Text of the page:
A New Avenue for architects

newavenuehomes_450(New Avenue) It’s not easy to break into design – even if you’re already an architect.

Many of my arch school peers are entering their 8th and 9th years in the profession mired in nuance – as “job captains” and “senior project managers” their work lies very far from the design authorship we all prepared for in school, school again, intern development, license exams, and then maybe more school.

The architectural profession has a notoriously slow metabolism. Across the country, those of us now at mid-career disdain that the best ideas – those befitting the 21st Century, rapid change, new economies, services, and relationships – won’t find built form for decades to come. We dream of throwing off the yoke of professional “dues paying” and setting out on our own to work directly with clients, manifest our values, and contribute to a new generation of architecture. We are often stopped because that first client simply isn’t there – and not every architect’s mother can underwrite that inaugural project.

It turns out moms have (even) more to offer than we thought.

Additional Dwelling Units (ADUs, or in-law units), featured this month by San Francisco urban advocates SPUR in print and exhibition, represent a critical component to tackling the Bay Area’s housing crisis while preserving charming neighborhood profiles and responding to shifting residential dynamics. Proceeding in a pragmatic, post-Great Recession world, many homeowners see how ADUs can bring grown children, parents, or mothers-in-law closer to home, or generate extra income hosting renters and tourists. In the past year, new laws in San Francisco and Berkeley have loosened restrictions to building in our back yards, with the intention of promoting ADU development.

One startup group is finding these benefits to just scratch the surface of the ADU movement’s impact, and their secret ingredient is: architects.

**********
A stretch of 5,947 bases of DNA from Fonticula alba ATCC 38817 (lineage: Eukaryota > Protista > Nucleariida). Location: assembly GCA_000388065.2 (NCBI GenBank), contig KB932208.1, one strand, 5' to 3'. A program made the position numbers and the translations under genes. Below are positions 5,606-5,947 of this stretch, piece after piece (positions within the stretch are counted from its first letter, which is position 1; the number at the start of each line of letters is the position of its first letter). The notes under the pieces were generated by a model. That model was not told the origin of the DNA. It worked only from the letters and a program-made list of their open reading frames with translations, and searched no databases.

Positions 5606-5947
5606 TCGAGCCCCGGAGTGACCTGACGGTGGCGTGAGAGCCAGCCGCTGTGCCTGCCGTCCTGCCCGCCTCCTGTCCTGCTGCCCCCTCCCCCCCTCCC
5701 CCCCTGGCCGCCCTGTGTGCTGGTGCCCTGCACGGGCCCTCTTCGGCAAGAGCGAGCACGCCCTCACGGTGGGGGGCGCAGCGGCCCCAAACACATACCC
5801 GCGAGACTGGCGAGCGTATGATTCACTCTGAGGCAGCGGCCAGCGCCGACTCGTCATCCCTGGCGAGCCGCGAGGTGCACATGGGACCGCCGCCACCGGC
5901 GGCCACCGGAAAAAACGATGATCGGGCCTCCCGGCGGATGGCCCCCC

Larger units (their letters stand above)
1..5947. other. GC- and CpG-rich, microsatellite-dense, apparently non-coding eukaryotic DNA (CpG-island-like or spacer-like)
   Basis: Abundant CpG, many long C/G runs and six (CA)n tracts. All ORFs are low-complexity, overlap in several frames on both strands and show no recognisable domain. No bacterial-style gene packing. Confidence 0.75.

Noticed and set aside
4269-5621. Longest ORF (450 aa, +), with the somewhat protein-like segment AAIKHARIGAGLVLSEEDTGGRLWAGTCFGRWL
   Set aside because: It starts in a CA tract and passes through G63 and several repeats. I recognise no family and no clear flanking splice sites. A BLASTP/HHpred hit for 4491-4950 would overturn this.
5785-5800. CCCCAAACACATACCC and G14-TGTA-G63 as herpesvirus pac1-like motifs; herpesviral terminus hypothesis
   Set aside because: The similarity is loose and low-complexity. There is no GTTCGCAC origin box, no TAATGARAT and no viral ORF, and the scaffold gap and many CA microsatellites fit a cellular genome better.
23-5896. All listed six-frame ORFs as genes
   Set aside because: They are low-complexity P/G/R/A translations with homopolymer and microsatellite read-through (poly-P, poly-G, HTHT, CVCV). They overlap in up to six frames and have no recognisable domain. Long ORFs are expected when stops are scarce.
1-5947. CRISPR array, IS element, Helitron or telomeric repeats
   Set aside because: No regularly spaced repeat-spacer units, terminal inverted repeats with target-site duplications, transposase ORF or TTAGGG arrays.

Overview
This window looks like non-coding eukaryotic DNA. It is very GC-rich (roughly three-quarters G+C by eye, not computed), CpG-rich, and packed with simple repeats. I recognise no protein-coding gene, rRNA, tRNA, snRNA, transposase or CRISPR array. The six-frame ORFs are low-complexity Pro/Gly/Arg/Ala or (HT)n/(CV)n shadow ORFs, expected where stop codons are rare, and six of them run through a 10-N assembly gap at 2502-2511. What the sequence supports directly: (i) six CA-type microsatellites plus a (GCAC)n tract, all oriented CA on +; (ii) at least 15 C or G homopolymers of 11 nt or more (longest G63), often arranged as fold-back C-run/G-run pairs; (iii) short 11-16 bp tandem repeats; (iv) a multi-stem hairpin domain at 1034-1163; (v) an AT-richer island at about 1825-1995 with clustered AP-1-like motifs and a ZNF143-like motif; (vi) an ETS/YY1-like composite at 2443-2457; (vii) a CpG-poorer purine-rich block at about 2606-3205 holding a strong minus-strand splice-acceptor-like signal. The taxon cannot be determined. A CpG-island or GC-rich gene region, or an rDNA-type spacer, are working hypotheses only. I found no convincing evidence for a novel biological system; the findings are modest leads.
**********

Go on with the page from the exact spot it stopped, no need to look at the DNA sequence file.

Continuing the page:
New Avenue Homes is a small Bay Area software company with big ambitions – and astonishingly good chances of meeting them. New Avenue attracts homeowners nationwide who want to build an in-law unit, a remodel, or a new house, but don’t have the savvy to select an architect or the expertise of being a construction project client. For five years, New Avenue has been filling those gaps, connecting and assisting homeowners, designers, and contractors via their interactive online platform.

Once a homeowner reaches out, New Avenue prompts them to answer a survey about the parameters and character of their envisioned project – a series of visual selections that define a scope of work. The company then introduces the homeowner to a nearby designer whose work and values match the ambitions surveyed. The coup de grace here is the platform’s interactive project management tools that walk a client through project line items, offer a transparent, collaborative communications space, and archive built projects and architect portfolios, generating a positive feedback loop of realized architectural visions.

This “integrated project delivery process” isn’t rocket science – yet it breaks into a fresh new field of architectural clientele.

Since 2010, I’d become one of a handful of experts of the Open Architecture Network – an online, collaborative project management and portfolio database. At the platform’s host nonprofit, Architecture for Humanity, I orientated team members and partner architects on the ins and outs of the OAN, it’s many merits and pitfalls, and depended on it for AFH’s project tracking and documentation, impact metrics, file storage and presentation slideshows. Launched in 2006, and little modified since, the OAN was ahead of its time – ahead of the countless apps that now streamline our lives, for work and play.

What I see in New Avenue’s platform is a years-refined, user-friendly project management experience that can leverage the latest developments in online collaboration and actually encourage and perpetuate that collaboration. I’m excited to see it grow into the momentous ADU market and bring the architectural profession along with it.

In a year’s time I wouldn’t be surprised if some of my arch school buddies “went New Avenue” and found the path to their dreams in the hidden backyards of our greatest cities.

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